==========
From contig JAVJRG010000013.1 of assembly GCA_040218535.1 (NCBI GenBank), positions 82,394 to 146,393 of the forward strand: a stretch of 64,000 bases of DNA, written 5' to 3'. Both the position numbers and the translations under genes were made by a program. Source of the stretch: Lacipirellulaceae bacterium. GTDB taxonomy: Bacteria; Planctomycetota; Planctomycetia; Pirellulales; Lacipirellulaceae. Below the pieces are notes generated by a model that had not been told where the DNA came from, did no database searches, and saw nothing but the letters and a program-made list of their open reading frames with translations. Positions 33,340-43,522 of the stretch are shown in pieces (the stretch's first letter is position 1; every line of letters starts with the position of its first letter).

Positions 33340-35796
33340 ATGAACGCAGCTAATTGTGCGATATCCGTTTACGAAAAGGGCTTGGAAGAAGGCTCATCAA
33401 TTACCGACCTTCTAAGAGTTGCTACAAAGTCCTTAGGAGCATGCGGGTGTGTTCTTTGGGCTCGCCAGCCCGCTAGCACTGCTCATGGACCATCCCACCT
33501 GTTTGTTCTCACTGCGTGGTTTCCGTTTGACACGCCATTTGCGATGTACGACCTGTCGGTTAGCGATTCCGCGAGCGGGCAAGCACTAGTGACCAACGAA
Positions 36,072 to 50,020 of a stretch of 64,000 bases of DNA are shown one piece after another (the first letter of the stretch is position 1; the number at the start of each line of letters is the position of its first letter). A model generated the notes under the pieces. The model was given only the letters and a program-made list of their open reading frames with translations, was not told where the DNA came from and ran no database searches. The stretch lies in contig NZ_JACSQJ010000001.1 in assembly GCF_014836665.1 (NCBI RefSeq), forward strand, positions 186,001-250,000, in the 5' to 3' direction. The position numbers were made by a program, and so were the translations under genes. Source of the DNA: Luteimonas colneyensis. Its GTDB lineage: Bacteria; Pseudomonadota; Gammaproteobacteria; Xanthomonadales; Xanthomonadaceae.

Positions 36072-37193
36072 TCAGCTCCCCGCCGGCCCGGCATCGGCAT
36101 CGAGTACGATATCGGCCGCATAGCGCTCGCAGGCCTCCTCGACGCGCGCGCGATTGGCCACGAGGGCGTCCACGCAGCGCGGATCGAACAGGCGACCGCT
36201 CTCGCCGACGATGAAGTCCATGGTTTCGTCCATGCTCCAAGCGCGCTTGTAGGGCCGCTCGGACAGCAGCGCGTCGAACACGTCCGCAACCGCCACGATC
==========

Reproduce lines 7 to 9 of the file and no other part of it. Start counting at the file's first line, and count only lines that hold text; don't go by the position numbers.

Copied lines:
Positions 36072-37193
36072 TCAGCTCCCCGCCGGCCCGGCATCGGCAT
36101 CGAGTACGATATCGGCCGCATAGCGCTCGCAGGCCTCCTCGACGCGCGCGCGATTGGCCACGAGGGCGTCCACGCAGCGCGGATCGAACAGGCGACCGCT